Rafe was such a great find, but he was at the end of a long journey, a long search. We auditioned so many great actors. And it’s never about their ability. So many of these actors can do it. It was us searching for something special, something different. It wasn’t that he was a better actor, but I was looking for an actor that had a certain energy. Someone who brought a certain energy to it that was difficult to find, probably because in Australia we don’t do many magical realism films, right? So we haven’t had a lot of practice in doing that stuff. And it’s a different sort of genre. I ended up talking to my agent in the States and saying, “Hey, listen. Do you have anyone on your books who you think could do this film? And you might need to give them a heads up. We probably won’t be able to pay them very much.” But they came back with a list, and Rafe was on that list. And I think he basically said, “God, that’s a really good idea. I could see if he’d be interested in it,” sent him the script, and then I got on the phone with him and we had a big long chat. And at the end of that phone call, just from talking to him, I think we chatted for about an hour, hour and a half or something. And I remember thinking, “God, this guy’s it. This is the guy. His energy, just the way he’s talking, his rhythms. That’s what I’ve been looking for.” And, and so I got off the phone, called my producer and said, “Hey, I’ve got to make this work because I don’t think it’s anyone but him. And it’s obviously now at that point where I can’t imagine anyone else in the role, but yeah. I was really lucky that Rafe said yes, because it was a tough role. It’s almost a one man piece, you know? He’s in every moment of the film. So if Teddy was miscast, God. Everything else would have fallen apart.
I don’t want to take anything away from what you’ve just said about Rafe, but if you auditioned yourself, there must have been a moment where you did imagine yourself in the role, though, right?
Yeah, for sure. I entertained the idea. I wasn’t thrilled about the idea because I was well aware of the gargantuan task ahead of me as a director. I knew that it would be very difficult and I didn’t want to compromise directing. I didn’t want to take away from my energy from directing if I was in front of the camera. And I knew that we had a tight budget and a tight schedule and all that sort of stuff. But I thought, “Maybe I could do it. Maybe…” And then when I auditioned for it and I saw it back, I genuinely, dispassionately thought, “I’m not the guy. I’m not right for this.” I am right for some stuff, but not right for other stuff. And I just don’t think this is my movie. I think it would be wrong to do that. Wrong for the film and wrong for me, and so I was glad I auditioned myself because it actually really clearly removed that as an option for me.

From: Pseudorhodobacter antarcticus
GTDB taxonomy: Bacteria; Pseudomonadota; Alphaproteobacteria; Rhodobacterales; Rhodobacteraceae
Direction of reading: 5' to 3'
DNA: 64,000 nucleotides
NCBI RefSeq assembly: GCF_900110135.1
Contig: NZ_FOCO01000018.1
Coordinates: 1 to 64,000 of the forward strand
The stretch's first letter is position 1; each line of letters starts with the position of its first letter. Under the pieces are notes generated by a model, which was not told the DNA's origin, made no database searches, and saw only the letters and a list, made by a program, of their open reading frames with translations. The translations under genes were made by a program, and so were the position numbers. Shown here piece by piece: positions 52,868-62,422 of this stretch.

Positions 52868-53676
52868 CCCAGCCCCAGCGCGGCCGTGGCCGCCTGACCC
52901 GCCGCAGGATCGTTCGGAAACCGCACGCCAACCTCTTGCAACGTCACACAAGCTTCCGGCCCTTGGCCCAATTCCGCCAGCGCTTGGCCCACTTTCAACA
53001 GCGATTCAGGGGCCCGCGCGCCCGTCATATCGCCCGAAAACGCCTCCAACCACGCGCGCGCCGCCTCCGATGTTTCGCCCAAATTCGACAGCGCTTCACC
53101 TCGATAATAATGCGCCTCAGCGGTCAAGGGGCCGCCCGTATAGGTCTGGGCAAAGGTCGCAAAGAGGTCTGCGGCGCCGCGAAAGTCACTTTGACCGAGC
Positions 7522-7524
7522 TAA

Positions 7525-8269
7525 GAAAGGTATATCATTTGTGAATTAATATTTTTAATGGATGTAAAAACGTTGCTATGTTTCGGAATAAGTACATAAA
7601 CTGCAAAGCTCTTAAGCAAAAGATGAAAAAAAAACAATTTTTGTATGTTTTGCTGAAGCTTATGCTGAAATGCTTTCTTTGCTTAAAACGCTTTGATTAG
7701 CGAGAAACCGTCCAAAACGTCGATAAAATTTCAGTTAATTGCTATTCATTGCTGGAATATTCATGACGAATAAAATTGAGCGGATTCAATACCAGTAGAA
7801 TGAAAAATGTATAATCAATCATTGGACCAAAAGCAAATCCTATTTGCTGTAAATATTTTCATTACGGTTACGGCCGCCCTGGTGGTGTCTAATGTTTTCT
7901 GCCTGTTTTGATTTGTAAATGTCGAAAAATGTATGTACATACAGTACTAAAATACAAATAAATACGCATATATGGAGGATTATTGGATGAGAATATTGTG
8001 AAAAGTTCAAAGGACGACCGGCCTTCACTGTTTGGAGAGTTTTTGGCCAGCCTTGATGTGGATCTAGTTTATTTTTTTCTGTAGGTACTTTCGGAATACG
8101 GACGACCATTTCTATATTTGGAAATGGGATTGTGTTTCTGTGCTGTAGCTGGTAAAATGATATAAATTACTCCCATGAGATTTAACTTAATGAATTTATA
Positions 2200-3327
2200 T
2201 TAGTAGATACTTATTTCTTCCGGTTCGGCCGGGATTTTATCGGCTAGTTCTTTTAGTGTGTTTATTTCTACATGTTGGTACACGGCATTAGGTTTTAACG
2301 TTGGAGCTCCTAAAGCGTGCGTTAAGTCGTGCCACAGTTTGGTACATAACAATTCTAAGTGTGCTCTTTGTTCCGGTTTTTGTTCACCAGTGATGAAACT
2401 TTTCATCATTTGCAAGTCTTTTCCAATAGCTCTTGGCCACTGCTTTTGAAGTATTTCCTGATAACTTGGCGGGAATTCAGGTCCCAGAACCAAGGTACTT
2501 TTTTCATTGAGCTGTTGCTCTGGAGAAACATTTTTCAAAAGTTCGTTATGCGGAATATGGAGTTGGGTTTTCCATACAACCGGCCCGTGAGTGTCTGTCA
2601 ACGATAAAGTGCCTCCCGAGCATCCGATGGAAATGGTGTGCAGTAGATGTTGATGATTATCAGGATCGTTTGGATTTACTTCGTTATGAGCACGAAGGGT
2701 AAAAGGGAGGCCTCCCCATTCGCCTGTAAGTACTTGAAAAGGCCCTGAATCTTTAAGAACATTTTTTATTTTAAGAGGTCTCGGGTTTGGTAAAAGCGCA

One of the most excited thing I I learned about the production of this film is that you involved Bus Stop Films. They’re an incredible organisation. Can you tell us about Bus Stop’s involvement in the film?
Well, they invited me a little while ago to come and have a talk to their students. And I jumped at the opportunity, and I really got quite affected by that experience. I was like, “God, I didn’t know what I didn’t know about this world, about disability.” And I basically said, “Guys, I would love to work with you more in any capacity. Let’s stay in touch. I think this is important work, and I think this is actually the future of the industry.” I think people would be more into it if they knew more about it. So I think the awareness is really important. So when we were talking about attachments on the film, I said, “Guys, I’ve got to go to Bus Stop. I’m telling you. The students are so passionate and they’re hardworking and the teachers are brilliant. And the people who run the place are just awesome.” So we went to them. They were excellent, and it was just such a joy to ask Ben, who was the student that came on board on set. Ben really was such a value to the film. And I think the crew really appreciated it, and learned something from it. And obviously, I hope Ben got something out of it as well. It’s something I would forever do, I think. I think it’s safe to say, I’m not sure I would do another production without involvement, inclusion in some way in the film. It just feels too vital.
That is so great. I’m sure they really appreciated that. So what were some of the roles Ben performed?
Well, he would bounce around. He pulled around to every department and that was what was great. In a way the best job on set, because he got to experience everything. He’d go to the gaffer department, he’d look at how we were rigging lights. He’d help out with the studio stuff. We’d have to get temperature control and smoke machines and stuff. And he’d go to the prop department, and hair and makeup. He was able to get a real sense, a cross section of the enormity of a film crew, and how specific and important each of those jobs are. So he really got a chance to do it all.
You spoke earlier about Blaze. This is a film that deals with some very heavy themes, and I guess it plays into you moving into drama a bit more. What can you tell us about your role in Blaze?
What I can say at this point is that it’s definitely something I’ve never done before. I’m so, so grateful for Del Kathryn Barton to have thought of me for it and to take a chance with me in a type of film that I don’t often get to do and that I would very much love to do more of because it’s challenging and important. And I just think she is such an incredible visionary. I mean, obviously her fine art is where she began, but she’s just got such a colossal imagination and sweet energy, and the crew and cast just adore her. I feel really lucky to have done her first feature, because I don’t think it will be her last feature. I think she’s going to be doing a lot. If she wants to, of course. She may not want to. But if she wants to, I think she’s got a huge career ahead of her in filmmaking. So yeah, I feel like I’ve gone in on the ground floor, on her rise to success in that world. it’s a great film. I mean, I haven’t obviously seen it, but I really enjoyed shooting it. I mean, “enjoyed” is a tough word because it was really hard material and challenging and confronting stuff, but I think it will be important, and I’m grateful to be a part or it.
Do you keep up to date with Australian films? Have you seen anything recently that stood out for you?
Look, I’ve been so busy doing the publicity on this, I’m sorry to say I’ve had my head in the sand with work. But I’ve tried to keep up with all films, especially Australian films. But in the last couple of months I’ve just been swamped. I know that it’s an incredible time for Australian movies. I’ve got five that are out at the moment that I have to catch up with. But yeah, nice to be on the back of that ride, the weight of their incredible success. Truthfully, the answer is I’ve got a lot of homework I need to be doing. But I’ll get my life back once this film releases on Thursday, and then I finally get time to myself.
Long Story Short is in cinemas February 11.